NJPN Conference: Unearthing the buried Jesus

27th July 2017 - by Fr Tom O’Reilly

TomO'Reilly
Fr. Tom O'Reilly SSC
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In a workshop at the NJPN Conference last weekend, David Rhodes, Anglican minister and author, spoke of how the Church over time buried Jesus under heaps of dogmas, rituals and institutional structures.

Traditional theology put the emphasis on the beginning (Incarnation) and end (Death and Resurrection) of Jesus’ life, with relatively little attention to what happened in between. We need to rediscover Jesus and his ministry in the context of the political, economic and social structures of first-century Palestine. It was a world where power, wealth and status belonged to the ruling elite, aristocrats, merchants and priests, all of whom made up a very small percentage of the total population. The vast majority of people were very poor artisans and peasants with no power or status, of whom 15% were completely destitute and expendable.

Praying for the coming of God’s kingdom

In treating Jesus’ ministry in such a situation, David spoke of the subversive nature of the prayer Jesus taught (Luke 11:2-4). Addressing God intimately as ‘Abba’ challenged the way the ruling elite confined God to their elevated status and told the ‘impure’ masses that they were unfit to enter God’s presence. Praying for the coming of God’s kingdom would have disturbed those wanting to maintain the status quo which favoured them. Asking for daily bread meant a lot to the vast number of poor on the breadline. These same people, trapped in increasing debt by the system, could easily make their own a prayer for release from debts.

 protest against an economic system

Many of the parables of Jesus take on new meaning when read in the economic context of Jesus’ day. It has been suggested, for instance, that the parable of the Talents (Matthew 25:14-30) is a protest against an economic system which enabled those with money to amass more and more wealth with little care for the destitute of the land. The master in the parable is using his servants to make more money for him. In this scenario, perhaps the real hero of the story is the servant who buries the one talent he receives, refusing to collude with an oppressive and unjust system.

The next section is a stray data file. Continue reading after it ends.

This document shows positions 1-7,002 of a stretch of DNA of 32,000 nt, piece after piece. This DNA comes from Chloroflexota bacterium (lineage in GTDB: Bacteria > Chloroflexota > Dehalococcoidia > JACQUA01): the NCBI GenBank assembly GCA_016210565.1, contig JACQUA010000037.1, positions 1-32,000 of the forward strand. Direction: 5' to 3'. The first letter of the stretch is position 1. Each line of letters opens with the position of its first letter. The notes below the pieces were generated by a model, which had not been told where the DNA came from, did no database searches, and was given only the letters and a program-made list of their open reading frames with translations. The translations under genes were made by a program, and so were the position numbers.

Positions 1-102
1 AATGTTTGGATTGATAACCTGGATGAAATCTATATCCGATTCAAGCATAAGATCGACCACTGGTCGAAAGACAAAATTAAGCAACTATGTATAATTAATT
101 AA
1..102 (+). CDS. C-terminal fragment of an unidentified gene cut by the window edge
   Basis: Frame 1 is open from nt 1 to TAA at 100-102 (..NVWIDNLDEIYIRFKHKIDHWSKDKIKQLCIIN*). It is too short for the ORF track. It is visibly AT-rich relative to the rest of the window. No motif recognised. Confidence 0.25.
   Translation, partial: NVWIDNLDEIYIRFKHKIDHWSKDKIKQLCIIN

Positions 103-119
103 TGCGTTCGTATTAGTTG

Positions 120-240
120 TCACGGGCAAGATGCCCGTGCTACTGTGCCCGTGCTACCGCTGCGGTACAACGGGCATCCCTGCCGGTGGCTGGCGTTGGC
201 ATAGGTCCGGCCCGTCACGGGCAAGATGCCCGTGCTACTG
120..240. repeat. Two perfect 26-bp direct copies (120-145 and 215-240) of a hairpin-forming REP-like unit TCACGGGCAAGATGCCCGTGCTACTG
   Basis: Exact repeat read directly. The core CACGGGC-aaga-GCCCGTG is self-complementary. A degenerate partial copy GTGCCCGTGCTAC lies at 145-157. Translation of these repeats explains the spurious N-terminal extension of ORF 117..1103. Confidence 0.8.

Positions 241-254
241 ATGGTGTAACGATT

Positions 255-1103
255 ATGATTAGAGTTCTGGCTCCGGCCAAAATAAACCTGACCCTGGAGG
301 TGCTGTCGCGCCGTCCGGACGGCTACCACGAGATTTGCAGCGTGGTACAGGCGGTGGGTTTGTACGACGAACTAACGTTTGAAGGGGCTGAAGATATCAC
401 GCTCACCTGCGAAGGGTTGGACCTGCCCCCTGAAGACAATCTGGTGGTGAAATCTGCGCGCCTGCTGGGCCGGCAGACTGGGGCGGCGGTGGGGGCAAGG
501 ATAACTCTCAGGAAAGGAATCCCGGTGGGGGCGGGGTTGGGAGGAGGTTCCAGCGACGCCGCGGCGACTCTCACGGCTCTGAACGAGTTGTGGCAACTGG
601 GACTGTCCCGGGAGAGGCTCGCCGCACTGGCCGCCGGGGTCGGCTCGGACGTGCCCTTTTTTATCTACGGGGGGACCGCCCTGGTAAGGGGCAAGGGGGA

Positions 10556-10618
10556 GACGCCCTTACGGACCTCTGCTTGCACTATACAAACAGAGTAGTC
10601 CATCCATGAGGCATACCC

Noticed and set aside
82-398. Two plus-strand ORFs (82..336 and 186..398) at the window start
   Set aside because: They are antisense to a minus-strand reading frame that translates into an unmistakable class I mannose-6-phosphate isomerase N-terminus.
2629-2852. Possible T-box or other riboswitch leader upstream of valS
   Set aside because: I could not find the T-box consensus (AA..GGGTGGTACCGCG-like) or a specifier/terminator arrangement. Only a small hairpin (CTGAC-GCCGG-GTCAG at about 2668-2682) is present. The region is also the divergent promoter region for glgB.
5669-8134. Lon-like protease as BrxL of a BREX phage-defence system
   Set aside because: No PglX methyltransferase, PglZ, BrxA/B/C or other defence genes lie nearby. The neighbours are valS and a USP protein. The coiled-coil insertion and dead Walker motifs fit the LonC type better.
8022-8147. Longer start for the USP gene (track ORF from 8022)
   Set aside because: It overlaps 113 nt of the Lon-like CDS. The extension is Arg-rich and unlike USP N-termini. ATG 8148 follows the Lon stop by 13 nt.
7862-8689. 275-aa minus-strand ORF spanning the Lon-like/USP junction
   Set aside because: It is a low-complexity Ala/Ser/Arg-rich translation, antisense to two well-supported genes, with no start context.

Restoring Dignity to the Outcast

The healing acts of Jesus, particularly the exorcisms, can be seen as occasions when power of Jesus released people from the mental anguish, depression, dejection and anger brought on by the oppressive system in which they lived. The Gerasene demoniac (Mark 1:1-20), for instance, uses the military term ‘legion’ to name the evil spirits that assail him. Could this be an allusion to the occupying Roman legions which maintained a system of oppression? Jesus gives back to this dehumanized outcast his sense of dignity and worth and restores him to community.

A crying need of ‘A Sabbath for the Earth

We live and minister as disciples of Jesus in a world not dissimilar to the world of Jesus’ day. Political, economic, social and even religious forces often leave the poor and vulnerable of our world in dire need. Status and worth are derived from abundance of wealth. The earth is exploited to feed consumerism and provide a way of life for the privileged that cannot be sustained. There is a crying need of ‘A Sabbath for the Earth and the Poor,’ which was the theme of this year’s NJPN Conference. In addressing this theme, the speakers in one way or another spoke of the transformative vision of Pope Francis, which ultimately is the vision of Jesus. We need to return, time and time again, to that vision and praxis of Jesus, where we find inspiration and energy to continue listening and responding to the cries of the poor and the exploited Earth.